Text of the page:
The wildlife benefits of ivy

Ivy on Larch Trees at Hisley Wood

Ivy growing on larch trees Hisley Wood 

Density of ivy varies from tree to tree

Ivy on trees is often the subject of great debate. On one hand it casts dense shade and on the other it’s a valuable source of late season nectar and provides other wildlife benefits. Earlier this month ecologists from Devon Wildlife Consultants surveyed Hisley Wood with a view to protecting some of the ivy clad larch trees above the derelict remains of Boveycombe farmstead ahead of the winter programme of woodland management. They were on site to provide advice to the felling team and to identify some of the monumental larches to save for the benefit of bats. As bats and their roosts are protected by law the Woodland Trust and its contractors needed to understand where the most likely places were for woodland bats to roost. Many species are known to use these trees; pipistrelles, noctules and long-eared bats all frequent the Bovey Valley. Even the rare barbastelle will use ivy on larch as an occasional refuge.

Close up of ivy growing on larch tree showing places where bats might roost

Thicker ivy stems provide more protection for bats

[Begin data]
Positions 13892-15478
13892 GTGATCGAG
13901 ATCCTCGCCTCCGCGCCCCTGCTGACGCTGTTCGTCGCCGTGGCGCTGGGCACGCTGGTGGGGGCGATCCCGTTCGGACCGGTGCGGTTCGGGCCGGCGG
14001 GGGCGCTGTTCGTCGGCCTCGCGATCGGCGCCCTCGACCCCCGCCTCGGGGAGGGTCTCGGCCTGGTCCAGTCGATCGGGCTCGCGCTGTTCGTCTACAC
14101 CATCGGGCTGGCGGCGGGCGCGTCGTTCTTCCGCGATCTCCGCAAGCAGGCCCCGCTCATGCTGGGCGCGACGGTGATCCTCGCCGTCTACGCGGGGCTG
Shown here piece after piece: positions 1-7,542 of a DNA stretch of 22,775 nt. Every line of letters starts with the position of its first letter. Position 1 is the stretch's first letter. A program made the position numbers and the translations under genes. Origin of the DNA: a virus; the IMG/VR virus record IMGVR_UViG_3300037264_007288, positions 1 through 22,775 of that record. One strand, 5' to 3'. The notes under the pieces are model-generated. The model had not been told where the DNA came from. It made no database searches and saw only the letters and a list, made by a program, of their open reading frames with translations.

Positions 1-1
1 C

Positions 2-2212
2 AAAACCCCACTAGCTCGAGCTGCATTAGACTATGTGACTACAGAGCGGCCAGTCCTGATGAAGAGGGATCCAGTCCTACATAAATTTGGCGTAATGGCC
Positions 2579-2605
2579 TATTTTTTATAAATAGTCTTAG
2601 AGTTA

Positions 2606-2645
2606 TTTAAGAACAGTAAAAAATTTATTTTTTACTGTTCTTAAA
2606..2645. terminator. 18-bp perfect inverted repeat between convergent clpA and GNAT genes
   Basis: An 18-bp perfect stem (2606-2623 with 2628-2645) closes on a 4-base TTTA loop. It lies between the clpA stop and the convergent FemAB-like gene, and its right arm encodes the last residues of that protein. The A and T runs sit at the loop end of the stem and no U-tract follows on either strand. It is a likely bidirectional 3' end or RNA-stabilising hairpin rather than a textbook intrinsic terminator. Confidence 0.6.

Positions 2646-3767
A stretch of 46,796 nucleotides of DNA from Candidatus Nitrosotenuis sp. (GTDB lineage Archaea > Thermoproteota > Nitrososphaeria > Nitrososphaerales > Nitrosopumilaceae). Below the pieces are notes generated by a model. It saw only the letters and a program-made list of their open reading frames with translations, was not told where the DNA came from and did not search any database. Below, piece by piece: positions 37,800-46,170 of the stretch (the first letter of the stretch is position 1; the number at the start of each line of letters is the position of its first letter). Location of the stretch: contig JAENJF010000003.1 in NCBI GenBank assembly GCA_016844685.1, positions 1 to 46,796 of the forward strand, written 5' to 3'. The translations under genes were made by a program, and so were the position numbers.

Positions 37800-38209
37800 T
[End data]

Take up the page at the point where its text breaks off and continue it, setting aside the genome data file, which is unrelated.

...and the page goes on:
The ecologists  studied each larch tree in the area where thinning works are planned. This whole exercise was a balancing act between encouraging lichen diversity, shrubs and ground flora and maintaining safe roosts for bats. The ecologist explained “It’s not just about the amount of ivy on the tree, it’s more to do with the thickness of the ivy stem. The most attractive crevices for bats are created where the larger ivy stems are close to the tree bark and provide a deep protected space for them to shelter in”.

This study has now identified the trees to protect and the trees which will be removed to allow in the sunlight to the woodland, lichen and plants beneath.

Hisley Wood is a Site of Special Scientific Interest due to the assemblages of lichen and other natural diversity. The Woodland Trust and Natural England manage this reserve for the benefit of wildlife and the expertise from Devon Wildlife Consultants is an essential element of conserving the various habitats along the valley.

by Matt Parkins

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Last update: 03 Nov 2015 5:12pm